The regulated Norwegian Gaming Market is stable, and is dominated by two state owned companies, Norsk Tipping and Norsk Rikstoto, which have a national monopoly on a large part of the market, including gambling and horse racing respectively. In addition there is a private lottery market including traditional lotteries and bingo. Broad political agreement prevails in Norway that money games must be regulated to prevent undesirable gambling behaviour. Any changes in the law must be introduced by the Minister of Culture.

Online gambling

As for many other regulators/jurisdictions, Norway faces challenges regarding illegal cross-border marketing of foreign online gambling operators. In 2010, Norway implemented payment-blocking in order to stop money transfers between foreign gambling operators and Norwegian customers. The effects of this measure are still being evaluated. Norway is participating in the expert group established by the European Commission on the basis of the Action Plan for online gambling. The aim of this plan is to clarify the regulation on online gambling and enhance administrative corporation between member states.


Another challenging issue on the agenda is match-fixing. Some suspicious results in the Norwegian third-tier and several similar incidents in the European Football League over the last years have resulted in a collaborated effort among several Norwegian organizations, including the Gaming Authority, to prevent corrupting sport for betting purposes. Norway is also participating in the initiative taken by the Council of Europe to draw up a binding convention against match-fixing.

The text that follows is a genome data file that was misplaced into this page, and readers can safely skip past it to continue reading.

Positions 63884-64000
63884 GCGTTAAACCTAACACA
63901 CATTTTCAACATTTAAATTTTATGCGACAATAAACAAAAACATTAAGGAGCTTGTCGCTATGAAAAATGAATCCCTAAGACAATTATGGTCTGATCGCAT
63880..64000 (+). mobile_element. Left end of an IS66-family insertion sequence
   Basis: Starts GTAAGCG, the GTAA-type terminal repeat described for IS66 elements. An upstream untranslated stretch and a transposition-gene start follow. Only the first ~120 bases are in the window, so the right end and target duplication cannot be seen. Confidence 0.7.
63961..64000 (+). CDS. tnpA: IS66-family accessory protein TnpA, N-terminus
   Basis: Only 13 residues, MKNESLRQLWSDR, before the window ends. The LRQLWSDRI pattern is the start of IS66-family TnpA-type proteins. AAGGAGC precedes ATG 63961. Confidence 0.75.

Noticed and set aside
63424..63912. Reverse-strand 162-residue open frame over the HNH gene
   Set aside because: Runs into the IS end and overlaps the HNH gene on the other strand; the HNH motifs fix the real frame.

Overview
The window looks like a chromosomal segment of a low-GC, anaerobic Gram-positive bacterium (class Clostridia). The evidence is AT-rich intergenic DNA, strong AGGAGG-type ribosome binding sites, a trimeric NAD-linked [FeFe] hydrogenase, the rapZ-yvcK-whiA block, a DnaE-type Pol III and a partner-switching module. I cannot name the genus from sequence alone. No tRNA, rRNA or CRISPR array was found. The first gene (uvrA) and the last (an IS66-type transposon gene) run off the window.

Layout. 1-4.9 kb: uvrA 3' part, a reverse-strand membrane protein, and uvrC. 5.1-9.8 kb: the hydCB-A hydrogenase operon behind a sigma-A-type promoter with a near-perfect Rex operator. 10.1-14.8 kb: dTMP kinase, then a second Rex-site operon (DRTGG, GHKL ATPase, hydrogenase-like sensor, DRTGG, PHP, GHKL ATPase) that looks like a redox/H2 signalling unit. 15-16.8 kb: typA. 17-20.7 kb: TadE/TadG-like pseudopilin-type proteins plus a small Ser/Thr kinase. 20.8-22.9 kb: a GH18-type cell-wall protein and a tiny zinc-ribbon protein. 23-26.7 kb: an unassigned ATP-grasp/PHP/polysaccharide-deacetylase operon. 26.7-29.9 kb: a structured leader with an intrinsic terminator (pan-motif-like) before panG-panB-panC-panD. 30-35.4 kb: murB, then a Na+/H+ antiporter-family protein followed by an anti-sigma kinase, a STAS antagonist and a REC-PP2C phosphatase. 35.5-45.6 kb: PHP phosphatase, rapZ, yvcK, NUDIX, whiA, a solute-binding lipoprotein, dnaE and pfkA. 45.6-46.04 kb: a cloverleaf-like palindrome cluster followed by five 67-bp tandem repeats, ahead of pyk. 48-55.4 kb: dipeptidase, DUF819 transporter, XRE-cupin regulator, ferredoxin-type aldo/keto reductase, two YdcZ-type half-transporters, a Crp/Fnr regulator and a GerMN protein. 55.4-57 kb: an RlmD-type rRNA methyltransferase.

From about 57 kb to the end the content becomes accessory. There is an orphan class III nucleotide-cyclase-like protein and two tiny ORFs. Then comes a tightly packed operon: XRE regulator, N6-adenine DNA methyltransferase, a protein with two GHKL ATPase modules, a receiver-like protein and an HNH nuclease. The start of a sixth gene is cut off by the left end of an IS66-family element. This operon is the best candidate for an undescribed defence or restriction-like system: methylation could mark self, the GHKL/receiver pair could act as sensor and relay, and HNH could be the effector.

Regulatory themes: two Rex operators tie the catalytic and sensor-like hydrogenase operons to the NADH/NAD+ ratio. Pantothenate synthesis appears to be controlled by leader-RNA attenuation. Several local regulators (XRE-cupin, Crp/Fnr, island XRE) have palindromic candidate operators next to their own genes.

In 2014 the lottery-regulation opened up for organisations, which have a socially beneficial or humanitarian purpose, to apply for a permit to organize a national championship in poker played with money. This permit gives the right to arrange national championship in poker, for the benefit of the organisation, for a period of three years.

From January 1, 2015, the Norwegian government has amended the Lottery Act as regards low stakes poker, typically played in private homes between friends and individuals with close relations. Pursuant to the amended regulation, it is legal to play poker with money in private homes with a maximum of 20 players, and if the total stake per player do not exceed 1000 NOK. Furthermore, private poker arrangements are only allowed if they do not have an organized or professional character.

Pyramid games

The Norwegian Gaming Authority also supervise illegal pyramid games in Norway.

We concluded in 2014 that WorldVentures is an illegal pyramid game. This has also been settled in one verdict from Oslo District Court in 2016. The company has stopped their business in Norway. The verdict (WorldVentures) from Oslo District Court can be read here.

The verdict was appealed to Borgarting Court of Appeal. The appeal was rejected and the state (Dept. of Culture) was acquitted in a verdict of March 5, 2018.

WorldVentures then appealed to the Supreme Court which in June 2018 concluded not to promote the case before the court. Consistent to this the verdict from Borgarting Court of Appeal is enforceable.

The verdict is the first and only about current rules for pyramid games. The regulations are from an EU-directive so the verdict is relevant to all of Europe.

On 31 May 2018, the Norwegian Gaming Authority made the decision in which Lyoness was notified that it must immediately cease all operations of, participation in and extent of its activity in Norway, as it is in violation of Section 16 second paragraph, cf. first paragraph, of the Lottery Act. Read: Lyoness must stop illegal pyramid activity in Norway.

Helpful links

There are two laws that regulates gaming in Norway:

For more information on gambling addiction and treatment please visit the Norwegian helpline.

Also read regulations concerning the prohibition of the processing of payments for gambling without a Norwegian license.

More information;